You have heard of swimming pools, but have you heard of swimming holes? They are nature’s beautiful reserves of water that beat chlorine filled, kid infested pools any day. We have picked out the top five swimming holes you should take a dip in–and better yet, they’re hidden gems.
1. Tamolitch “The Blue Pool”
The Tamolitch Pool can be reached after a hike on the McKenzie River National Recreation Trail. The water that collects there from the McKenzie River is topaz blue, and some spots are over 30 feet deep. It is reportedly very cold at 40 degrees Fahrenheit, which will be relieving after the four mile hike.
2. Jacob’s Well
Jacob’s Well looks like any other swimming hole from the surface, but swim deeper and you’ll discover that it is the largest underwater cave in Texas. This place is known to be a little dangerous, so take caution before you dive in headfirst. Because water levels are dwindling year after year, they have implemented an admission fee and limit entrance to 300 swimmers per day.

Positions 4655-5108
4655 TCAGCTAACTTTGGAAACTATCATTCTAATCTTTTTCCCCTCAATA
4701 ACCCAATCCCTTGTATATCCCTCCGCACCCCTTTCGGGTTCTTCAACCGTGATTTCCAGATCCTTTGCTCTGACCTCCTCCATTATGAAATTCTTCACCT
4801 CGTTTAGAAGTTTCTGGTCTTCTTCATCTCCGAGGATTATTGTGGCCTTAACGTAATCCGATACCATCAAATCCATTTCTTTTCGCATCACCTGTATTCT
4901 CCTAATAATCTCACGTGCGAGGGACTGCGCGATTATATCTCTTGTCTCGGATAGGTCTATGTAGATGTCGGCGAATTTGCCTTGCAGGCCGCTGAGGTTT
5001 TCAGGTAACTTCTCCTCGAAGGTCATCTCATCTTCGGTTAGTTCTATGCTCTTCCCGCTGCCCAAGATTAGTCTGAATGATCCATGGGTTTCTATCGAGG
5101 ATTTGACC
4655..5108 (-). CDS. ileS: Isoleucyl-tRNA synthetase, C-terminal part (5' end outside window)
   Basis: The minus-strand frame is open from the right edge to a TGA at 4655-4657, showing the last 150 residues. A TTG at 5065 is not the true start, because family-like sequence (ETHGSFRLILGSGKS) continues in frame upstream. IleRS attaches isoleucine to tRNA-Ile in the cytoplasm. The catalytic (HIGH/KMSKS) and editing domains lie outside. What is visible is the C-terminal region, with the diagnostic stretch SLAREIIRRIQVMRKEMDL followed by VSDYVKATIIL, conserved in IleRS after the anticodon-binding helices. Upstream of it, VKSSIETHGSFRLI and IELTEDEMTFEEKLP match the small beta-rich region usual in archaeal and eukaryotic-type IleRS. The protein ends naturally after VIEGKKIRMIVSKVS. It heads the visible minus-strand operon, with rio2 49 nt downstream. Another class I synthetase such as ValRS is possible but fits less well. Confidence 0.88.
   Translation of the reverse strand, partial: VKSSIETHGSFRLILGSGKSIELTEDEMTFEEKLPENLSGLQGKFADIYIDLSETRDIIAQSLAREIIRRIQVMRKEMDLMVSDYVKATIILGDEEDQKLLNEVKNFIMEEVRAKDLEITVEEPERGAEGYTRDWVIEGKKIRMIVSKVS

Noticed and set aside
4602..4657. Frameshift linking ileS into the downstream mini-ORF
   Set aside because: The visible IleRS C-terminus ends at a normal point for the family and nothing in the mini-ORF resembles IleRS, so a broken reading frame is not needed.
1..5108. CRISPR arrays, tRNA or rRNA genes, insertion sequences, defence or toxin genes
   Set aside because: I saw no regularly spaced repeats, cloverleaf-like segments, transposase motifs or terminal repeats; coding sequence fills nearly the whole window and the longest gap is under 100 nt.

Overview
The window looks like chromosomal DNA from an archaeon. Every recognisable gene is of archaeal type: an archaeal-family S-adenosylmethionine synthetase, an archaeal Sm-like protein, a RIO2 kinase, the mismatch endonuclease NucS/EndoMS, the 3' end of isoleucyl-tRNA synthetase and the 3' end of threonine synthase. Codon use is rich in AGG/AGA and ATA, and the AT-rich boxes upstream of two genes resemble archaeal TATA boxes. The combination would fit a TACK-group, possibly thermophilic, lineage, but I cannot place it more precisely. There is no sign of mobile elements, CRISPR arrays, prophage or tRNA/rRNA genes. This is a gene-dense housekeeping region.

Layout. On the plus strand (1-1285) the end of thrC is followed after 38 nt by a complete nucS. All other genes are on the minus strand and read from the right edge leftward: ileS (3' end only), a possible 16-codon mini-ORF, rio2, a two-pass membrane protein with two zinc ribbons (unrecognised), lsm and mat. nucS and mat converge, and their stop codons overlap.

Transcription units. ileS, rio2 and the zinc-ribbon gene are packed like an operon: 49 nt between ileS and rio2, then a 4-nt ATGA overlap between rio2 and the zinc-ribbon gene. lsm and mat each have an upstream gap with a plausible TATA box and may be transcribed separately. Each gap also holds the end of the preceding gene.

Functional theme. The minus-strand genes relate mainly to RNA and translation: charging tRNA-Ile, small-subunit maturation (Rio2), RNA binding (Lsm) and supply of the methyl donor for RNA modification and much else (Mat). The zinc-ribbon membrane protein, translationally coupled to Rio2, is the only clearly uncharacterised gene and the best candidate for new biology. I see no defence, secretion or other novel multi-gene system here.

3. Hamilton Pool Preserve
Dripping Springs, Texas
The Hamilton Pool Preserve was once privately owned. Now, its 45 foot waterfall and pool are open to the public. This magnificent formation took shape when the land above an underground river collapsed a millennia ago.
4. Queen’s Bath
Located on the island of Kaua’i, Queen’s Bath is a natural tide pool surrounded by lava rocks. Only experienced swimmers should venture out here due to the large, unexpected waves that could easily sweep you along.
5. Havasu Falls
The Havasu Falls is hidden in the Grand Canyon; it is also on the Havasupai Indian Reservation. It requires a testing 10 mile hike both ways to get to these blue green waters. Though it might be tricky to get there, it is a trip that will be worth the effort.